The Racism in West Side Story

gang fight West Side Story gang fight

“West Side Story” is undoubtedly one of the most famous American musicals. It premiered in September of 1957 in New York and was made into a movie in the 1960s. The musical is based off of Shakespeare’s “Romeo and Juliet” and this is one of the better known facts about the musical. What many people do not consider however is the racism present throughout the play, and how people received the play as racist. Since it was brought to the world in the 1950s, the musical is seen as somewhat harmless in comparison to musicals from more recent years. However, reviews from the time near the premiere tell a different story. The musical “West Side Story,” especially many of the scenes with the character Anita, was taken as very racist comments. 

The musical is set in New York City and takes place between two teenage street gangs. The musical was created by Jerome Robbins and was originally going to be set between a Jewish boy and an Irish Catholic girl. However, with the gang violence and the immigration during that time period, Jerome Robbins had new inspiration (3). This was the inspiration for the two gangs known as the Jets and Sharks. Throughout the musical the Puerto Ricans are treated by far worse than the white gang. When the gangs get into a fight near the very beginning of the musical, the Puerto Ricans sustain a great amount of abuse from the law enforcement officers. No one wants them there and they act as if the Puerto Ricans have less of a right to be there. If there had been no racism and no issues with this new immigration group, then the groups would have not been taught differently one from the other. The Jet gang member Action says “Them PRs’re the reason my old man’s gone bust” (1). When the scenes cut to the Puerto Rican hangouts, they also talk a lot about how they are seen as vermin and annoyances.

The Americans are not the only ones who show great stereotypical thinking. Puerto Ricans have a great deal of stereotypical thinking toward America. A prime example of this is when the sharks meet up after the dance. They all say their dreams that America will provide and whether or not they will return to Puerto Rico. The character Anita, the main shark girlfriend, is the primary voice of saying that Puerto Rico is the “island of tropic diseases” (1). Anita is also the person to turn and voice racism after praising America. After Bernardo is murdered, she is vehement that Maria must stay with her own kind (2). There is racism on both sides to a great extent and this is the reason behind the gang violence that was so objectionable.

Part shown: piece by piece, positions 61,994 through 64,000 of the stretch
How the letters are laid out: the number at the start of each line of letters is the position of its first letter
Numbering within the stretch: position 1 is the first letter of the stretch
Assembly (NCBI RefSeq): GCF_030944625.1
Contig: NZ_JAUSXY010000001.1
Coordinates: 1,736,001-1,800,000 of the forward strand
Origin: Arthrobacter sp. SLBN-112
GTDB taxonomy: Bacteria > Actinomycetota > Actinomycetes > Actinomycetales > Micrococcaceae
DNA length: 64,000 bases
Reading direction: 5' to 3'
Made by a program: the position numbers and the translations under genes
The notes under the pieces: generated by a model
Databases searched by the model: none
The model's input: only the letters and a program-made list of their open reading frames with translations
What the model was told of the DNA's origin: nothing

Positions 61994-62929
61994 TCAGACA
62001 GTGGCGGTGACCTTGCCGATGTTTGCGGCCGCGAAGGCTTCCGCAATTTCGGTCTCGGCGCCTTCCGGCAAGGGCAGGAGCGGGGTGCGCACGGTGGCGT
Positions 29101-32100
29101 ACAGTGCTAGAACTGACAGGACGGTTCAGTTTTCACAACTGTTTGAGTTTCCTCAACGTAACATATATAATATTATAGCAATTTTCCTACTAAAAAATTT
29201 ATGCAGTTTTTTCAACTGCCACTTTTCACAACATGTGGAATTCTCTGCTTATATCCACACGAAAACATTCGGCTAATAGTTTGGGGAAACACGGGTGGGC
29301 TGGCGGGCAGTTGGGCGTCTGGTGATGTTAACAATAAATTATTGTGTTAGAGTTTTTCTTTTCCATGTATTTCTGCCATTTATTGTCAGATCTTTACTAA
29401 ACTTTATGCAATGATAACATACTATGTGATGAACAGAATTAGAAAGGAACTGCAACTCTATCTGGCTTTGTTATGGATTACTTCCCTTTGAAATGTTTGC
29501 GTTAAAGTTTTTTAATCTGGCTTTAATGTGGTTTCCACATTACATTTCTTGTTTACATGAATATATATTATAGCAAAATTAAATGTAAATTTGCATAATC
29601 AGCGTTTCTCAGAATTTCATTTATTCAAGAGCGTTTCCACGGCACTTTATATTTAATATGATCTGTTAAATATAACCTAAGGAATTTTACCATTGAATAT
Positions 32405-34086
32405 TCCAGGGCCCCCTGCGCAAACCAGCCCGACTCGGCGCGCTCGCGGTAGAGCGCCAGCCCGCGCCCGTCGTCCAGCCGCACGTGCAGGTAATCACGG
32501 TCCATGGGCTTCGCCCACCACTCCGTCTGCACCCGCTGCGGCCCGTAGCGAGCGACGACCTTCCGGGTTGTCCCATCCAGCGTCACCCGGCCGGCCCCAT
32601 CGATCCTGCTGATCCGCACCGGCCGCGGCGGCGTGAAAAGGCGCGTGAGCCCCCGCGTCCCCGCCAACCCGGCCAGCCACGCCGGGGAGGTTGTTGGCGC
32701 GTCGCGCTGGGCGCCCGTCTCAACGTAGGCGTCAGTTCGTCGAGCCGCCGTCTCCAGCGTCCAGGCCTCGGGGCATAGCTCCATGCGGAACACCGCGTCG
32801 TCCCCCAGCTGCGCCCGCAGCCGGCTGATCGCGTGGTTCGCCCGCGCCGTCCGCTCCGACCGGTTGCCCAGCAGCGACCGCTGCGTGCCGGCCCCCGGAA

When “West Side Story” premiered it was not met well by critics. One of the major issues they found with the musical was the ‘over dramatization’ of the hardships in immigrant life (3). They believed that the Puerto Ricans were being put down too much in comparison to the Americans. Whether the musical was indeed produced this way or whether the musical was accurate and it was the critics who had the skewed views, it cannot be known. Regardless, the musical was replaced relatively quickly considering its present success. The government believed that it would give European countries an incorrect view of American life (3).
The 1950s was a stressful time in America. Between McCarthyism, Civil Rights, and moments such as the desegregation in Little Rock, Arkansas, people in America did not stray from ‘their own kind’ (2). “West Side Story” took a classic story, and made it relatable for that time. It is quite representative of America and how groups of people felt about each other. The musical then went on to assert that the differences were not reasons for groups of people to always be apart. Because we have since changed, “West Side Story” and the racist feelings that came with it are part of the country’s history and should be thought about, not pushed away.
Sources
1. Laurents, Arthur. “West Side Story.” http://www.aellea.com/script. N.p., n.d. Web. 20 Oct. 2013. <http://www.aellea.com/script/westside.txt&gt;.
2. Oja, Carol J. West Side Story and The Music Man: Whiteness, Immigration, and Race in the US during the Late 1950s. Digital image. Music.fas.harvard.edu. Harvard University, n.d. Web. 13 Oct. 2013. <http://www.music.fas.harvard.edu/faculty/WSS&MM2009.pdf&gt;.
3. Sova, Dawn B. “West Side Story.” Banned Plays: Censorship Histories of 125 Stage Dramas. New York: Facts on File, 2004. 314-17. Print.

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